DOCX File , 81 KB

    Multimedia Appendix 3

    Mp4 for convolutional neural network performed in Excel.

    TXT File , 0 KB

    References

    1. Abushaikha L, Saca Hazboun H. Job satisfaction and burnout among Palestinian nurses. East Mediterr Health J 2009 Jan 01;15(1):190-197. [CrossRef]
    2. Demir A, Ulusoy M, Ulusoy MF. Investigation of factors influencing burnout levels in the professional and private lives of nurses. International Journal of Nursing Studies 2003 Nov;40(8):807-827. [CrossRef]
    3. Lee H, Chien T, Yen M. Examining factor structure of Maslach burnout inventory among nurses in Taiwan. J Nurs Manag 2013;21:648-656. [CrossRef] [Medline]
    4. Lee H. Determining cutting points of the Maslach Burnout Inventory for nurses to measure their level of burnout online. History Res 2017;5(1):1-8. [CrossRef]
    5. Hsu H, Chen S, Yu H, Lou J. Job stress, achievement motivation and occupational burnout among male nurses. J Adv Nurs 2010 Jul;66(7):1592-1601. [CrossRef] [Medline]
    6. Spence Laschinger HK, Leiter MP. The impact of nursing work environments on patient safety outcomes: the mediating role of burnout/engagement. J Nurs Adm 2006 May;36(5):259-267. [CrossRef] [Medline]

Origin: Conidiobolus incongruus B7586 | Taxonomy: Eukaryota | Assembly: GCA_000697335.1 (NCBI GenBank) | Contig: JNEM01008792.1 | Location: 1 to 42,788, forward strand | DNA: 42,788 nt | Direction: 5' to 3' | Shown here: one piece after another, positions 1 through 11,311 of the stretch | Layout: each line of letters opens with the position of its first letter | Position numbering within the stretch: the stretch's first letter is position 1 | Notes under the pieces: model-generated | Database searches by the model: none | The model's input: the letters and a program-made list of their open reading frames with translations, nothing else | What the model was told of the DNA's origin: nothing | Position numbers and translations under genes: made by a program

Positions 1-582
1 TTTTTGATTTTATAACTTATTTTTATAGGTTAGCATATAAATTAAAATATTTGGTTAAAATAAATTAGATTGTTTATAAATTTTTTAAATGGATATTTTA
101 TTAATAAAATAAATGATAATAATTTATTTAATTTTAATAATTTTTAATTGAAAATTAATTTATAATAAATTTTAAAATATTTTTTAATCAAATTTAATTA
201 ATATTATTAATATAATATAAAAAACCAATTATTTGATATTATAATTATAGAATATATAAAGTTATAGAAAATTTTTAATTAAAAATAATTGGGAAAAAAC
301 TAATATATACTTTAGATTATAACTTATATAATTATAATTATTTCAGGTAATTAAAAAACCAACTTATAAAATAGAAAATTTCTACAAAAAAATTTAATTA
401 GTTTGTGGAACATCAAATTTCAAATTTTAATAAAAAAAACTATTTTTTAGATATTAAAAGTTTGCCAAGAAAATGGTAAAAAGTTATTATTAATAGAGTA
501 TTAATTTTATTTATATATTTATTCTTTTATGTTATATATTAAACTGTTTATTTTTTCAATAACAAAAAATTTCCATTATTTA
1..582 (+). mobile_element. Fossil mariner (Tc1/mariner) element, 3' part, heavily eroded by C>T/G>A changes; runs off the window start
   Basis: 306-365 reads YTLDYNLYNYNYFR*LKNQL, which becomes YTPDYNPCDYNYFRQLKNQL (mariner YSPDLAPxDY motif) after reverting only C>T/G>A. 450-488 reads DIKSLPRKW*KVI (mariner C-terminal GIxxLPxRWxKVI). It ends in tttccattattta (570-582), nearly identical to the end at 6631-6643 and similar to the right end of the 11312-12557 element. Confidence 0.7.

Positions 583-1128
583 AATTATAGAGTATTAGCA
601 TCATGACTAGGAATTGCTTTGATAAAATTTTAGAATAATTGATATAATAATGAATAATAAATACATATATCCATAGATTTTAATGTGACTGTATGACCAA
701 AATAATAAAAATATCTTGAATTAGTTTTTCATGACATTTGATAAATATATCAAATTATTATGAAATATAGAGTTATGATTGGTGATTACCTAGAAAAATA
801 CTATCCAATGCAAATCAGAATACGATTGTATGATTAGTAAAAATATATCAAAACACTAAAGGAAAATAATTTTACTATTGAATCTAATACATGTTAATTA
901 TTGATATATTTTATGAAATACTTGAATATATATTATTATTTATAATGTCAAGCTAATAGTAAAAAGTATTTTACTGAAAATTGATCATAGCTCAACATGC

7. Trinkoff A, Geiger-Brown J, Brady B, Lipscomb J, Muntaner C. How long and how much are nurses now working? Am J Nurs 2006 Apr;106(4):60-71. [CrossRef] [Medline]
    8. Alacacioglu A, Yavuzsen T, Dirioz M, Oztop I, Yilmaz U. Burnout in nurses and physicians working at an oncology department. Psychooncology 2009 May;18(5):543-548. [CrossRef] [Medline]
    9. Garrett C. The effect of nurse staffing patterns on medical errors and nurse burnout. AORN J 2008 Jun;87(6):1191-1204. [CrossRef] [Medline]
    10. Halbesleben JRB, Wakefield BJ, Wakefield DS, Cooper LB. Nurse burnout and patient safety outcomes: nurse safety perception versus reporting behavior. West J Nurs Res 2008 Aug;30(5):560-577. [CrossRef] [Medline]
    11. Spence Laschinger HK, Leiter M, Day A, Gilin D. Workplace empowerment, incivility, and burnout: impact on staff nurse recruitment and retention outcomes. J Nurs Manag 2009 Apr;17(3):302-311. [CrossRef] [Medline]
    12. Maslach C. Burnout: The Cost of Caring. Englewood Cliffs: Prentice-Hall; 1982.
    13. Maslach C, Jackson S. Maslach Burnout Inventory Manual, 2nd Edition. Palo Alto: Consulting Psychologists Press; 1986.
    14. Li XM, Liu YJ. [Job stressors and burnout among staff nurses]. Chin J Nurs 2000;35(11):645.
    15. Lin F, St John W, McVeigh C. Burnout among hospital nurses in China. J Nurs Manag 2009 Apr;17(3):294-301. [CrossRef] [Medline]
    16. Tourangeau A, Cummings G, Cranley L, Ferron E, Harvey S. Determinants of hospital nurse intention to remain employed: broadening our understanding. J Adv Nurs 2010 Jan;66(1):22-32 [FREE Full text] [CrossRef] [Medline]
    17. Beckstead JW. Confirmatory factor analysis of the Maslach Burnout Inventory among Florida nurses. Int J Nurs Stud 2002 Nov;39(8):785-792. [CrossRef] [Medline]
    18. Kanste O, Miettunen J, Kyngäs H. Factor structure of the Maslach Burnout Inventory among Finnish nursing staff. Nurs Health Sci 2006 Dec;8(4):201-207. [CrossRef] [Medline]